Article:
Test, trace and protect system in the North ‘failing’

Test, trace and protect system in the North ‘failing’

The test, trace and protect system in Northern Ireland is failing, Colm Gildernew said (Rebecca Black/PA)

The coronavirus test, trace and protect system in Northern Ireland is “failing”, the chairman of Stormont’s health committee said.

In a recent week in November, 94% of close contacts of cases were traced, Health Minister Robin Swann said.

Colm Gildernew called for an overhaul of the system.

Sinn Féin’s health committee chairman said: “What we need to do is increase our test and tracing capacity and we need to recruit more contact tracers at a quicker level.

“Will the minister commit to a new strategy to replace the failing test, trace and protect system?”

Robin Swann said test, trace and protect works best when you have a low number of cases (Niall Carson/PA)

The minister responded to questions at the Assembly as well as the suggestion the health service was working at 106% of capacity.

He said: “Even with high numbers coming into our test, trace and protect system they were achieving high levels.”

He said the system needed support from people following the public health advice.

“Test, trace and protect works best when you have a low number of cases.

“That needs to be our strategy, not how we increase test, trace and protect but how we reduce the people with Covid in our community.”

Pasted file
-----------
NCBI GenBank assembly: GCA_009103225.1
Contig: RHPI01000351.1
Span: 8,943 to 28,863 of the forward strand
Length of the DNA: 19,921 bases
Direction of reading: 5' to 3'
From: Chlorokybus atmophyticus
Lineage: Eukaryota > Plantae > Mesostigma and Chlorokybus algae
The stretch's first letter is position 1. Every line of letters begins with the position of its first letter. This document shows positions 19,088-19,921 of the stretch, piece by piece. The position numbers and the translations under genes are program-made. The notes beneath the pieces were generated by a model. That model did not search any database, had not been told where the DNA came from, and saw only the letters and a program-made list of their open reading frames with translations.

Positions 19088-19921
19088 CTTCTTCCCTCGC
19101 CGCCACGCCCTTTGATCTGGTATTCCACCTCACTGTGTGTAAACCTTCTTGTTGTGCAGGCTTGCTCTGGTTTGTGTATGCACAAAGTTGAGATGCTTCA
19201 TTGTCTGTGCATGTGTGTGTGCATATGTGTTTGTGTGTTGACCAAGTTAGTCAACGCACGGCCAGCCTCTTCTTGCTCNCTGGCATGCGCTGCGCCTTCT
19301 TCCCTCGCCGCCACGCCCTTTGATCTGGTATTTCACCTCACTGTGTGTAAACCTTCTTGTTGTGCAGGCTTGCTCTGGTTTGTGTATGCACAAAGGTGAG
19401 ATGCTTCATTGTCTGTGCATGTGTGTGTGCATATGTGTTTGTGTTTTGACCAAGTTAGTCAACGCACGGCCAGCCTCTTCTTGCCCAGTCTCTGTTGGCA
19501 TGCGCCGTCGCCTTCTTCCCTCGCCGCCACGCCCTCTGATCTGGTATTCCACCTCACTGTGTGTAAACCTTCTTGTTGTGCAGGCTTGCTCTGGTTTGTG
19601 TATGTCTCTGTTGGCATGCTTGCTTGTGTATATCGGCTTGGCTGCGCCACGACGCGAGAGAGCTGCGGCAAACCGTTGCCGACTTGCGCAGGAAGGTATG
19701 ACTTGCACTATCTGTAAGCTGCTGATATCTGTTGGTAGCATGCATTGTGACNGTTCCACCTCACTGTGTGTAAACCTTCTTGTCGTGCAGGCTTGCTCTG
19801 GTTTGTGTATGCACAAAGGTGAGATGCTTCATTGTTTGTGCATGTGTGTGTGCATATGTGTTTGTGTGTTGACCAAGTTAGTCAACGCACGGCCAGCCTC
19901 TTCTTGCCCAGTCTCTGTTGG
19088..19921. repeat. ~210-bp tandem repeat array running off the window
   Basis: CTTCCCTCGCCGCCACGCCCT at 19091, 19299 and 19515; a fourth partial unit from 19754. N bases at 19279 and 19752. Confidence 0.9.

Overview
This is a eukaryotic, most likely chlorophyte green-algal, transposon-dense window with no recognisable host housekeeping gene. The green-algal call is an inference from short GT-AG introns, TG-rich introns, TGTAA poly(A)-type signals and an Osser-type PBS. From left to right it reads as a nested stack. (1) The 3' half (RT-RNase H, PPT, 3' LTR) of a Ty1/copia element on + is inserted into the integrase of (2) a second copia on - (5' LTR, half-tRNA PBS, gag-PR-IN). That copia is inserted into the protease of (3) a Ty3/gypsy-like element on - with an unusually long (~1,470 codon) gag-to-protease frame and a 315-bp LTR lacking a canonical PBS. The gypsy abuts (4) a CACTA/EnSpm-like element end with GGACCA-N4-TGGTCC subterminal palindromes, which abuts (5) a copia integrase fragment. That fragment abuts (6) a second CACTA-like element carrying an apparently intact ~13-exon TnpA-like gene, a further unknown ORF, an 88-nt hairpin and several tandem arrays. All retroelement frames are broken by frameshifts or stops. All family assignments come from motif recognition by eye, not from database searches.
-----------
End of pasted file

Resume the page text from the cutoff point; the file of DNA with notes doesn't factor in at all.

He listed a series of measures put in place ahead of the second wave, including creation of a step down facility for those recovering at Whiteabbey in Co Antrim which is due to open soon.

“What I can never have planned was for the scientific and medical advice given to the Executive being blocked, because only when the spread of the virus is minimised can we hope to reduce the Covid-19 pressures on our health service and that is what is really needed and it is needed now.”

He said non-Covid outpatient activity was 73% greater in October than during the first wave of infection in April.

Mr Swann said: “That is because of our surge and rebuild plans.

“That is the truth of the matter, it is testament to the dedication of our health and social care staff.”

Michelle O’Neill called for a ‘first-class find, test, trace and isolate system’ (David Young/PA)

Deputy First Minister Michelle O’Neill also raised concerns about the level of planning done by the Department of Health for the second surge.

“The message the public needs to hear, even from this chamber this week, is that we are working together, that we’re going to try and chart our way through this so that we can get to the other side of this,” she said.

“The best way we do that is with the most first-class find, test, trace and isolate system in place.

“I don’t think enough was done in terms of the Department of Health preparation for where we are now. We always knew winter was coming, that was a certain.

“We didn’t know when the second wave would come and I think it came quicker than people actually expected.”

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